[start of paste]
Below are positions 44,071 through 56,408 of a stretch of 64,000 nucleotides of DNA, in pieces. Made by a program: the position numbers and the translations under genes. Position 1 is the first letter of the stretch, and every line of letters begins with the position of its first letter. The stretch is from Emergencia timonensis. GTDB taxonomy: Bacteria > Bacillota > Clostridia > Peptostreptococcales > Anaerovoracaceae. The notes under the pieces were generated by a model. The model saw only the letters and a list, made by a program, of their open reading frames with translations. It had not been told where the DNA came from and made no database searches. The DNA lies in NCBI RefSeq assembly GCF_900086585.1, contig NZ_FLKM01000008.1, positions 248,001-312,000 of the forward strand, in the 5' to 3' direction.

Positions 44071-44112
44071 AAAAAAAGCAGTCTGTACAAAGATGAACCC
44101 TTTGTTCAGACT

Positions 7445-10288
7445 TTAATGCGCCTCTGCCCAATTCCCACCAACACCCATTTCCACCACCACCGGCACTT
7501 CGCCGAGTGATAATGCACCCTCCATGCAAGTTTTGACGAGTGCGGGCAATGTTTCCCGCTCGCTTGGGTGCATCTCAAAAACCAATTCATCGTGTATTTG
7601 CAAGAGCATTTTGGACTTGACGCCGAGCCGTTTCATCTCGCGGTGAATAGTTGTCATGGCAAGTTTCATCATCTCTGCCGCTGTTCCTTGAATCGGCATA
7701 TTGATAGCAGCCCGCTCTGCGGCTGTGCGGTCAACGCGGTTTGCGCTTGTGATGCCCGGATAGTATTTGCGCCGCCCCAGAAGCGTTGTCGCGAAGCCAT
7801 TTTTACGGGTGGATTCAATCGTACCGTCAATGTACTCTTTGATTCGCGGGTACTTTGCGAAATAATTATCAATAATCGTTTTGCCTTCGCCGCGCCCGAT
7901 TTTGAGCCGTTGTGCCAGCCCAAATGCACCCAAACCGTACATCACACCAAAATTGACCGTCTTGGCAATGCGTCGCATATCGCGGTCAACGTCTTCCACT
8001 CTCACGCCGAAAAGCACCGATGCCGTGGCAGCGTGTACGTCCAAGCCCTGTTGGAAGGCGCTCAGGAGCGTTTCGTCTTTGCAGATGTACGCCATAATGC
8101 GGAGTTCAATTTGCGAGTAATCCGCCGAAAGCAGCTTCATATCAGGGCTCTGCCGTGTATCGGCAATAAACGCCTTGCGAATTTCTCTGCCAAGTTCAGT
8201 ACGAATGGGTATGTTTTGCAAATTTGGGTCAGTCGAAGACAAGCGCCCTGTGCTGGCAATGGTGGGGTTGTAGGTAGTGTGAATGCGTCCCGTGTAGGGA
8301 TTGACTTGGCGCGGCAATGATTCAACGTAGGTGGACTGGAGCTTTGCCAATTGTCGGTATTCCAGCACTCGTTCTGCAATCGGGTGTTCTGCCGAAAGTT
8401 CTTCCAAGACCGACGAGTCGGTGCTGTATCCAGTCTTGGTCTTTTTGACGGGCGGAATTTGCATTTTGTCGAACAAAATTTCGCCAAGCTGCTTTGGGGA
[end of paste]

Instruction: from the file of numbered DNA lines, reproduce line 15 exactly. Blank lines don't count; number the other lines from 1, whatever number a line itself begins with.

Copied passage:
8301 TTGACTTGGCGCGGCAATGATTCAACGTAGGTGGACTGGAGCTTTGCCAATTGTCGGTATTCCAGCACTCGTTCTGCAATCGGGTGTTCTGCCGAAAGTT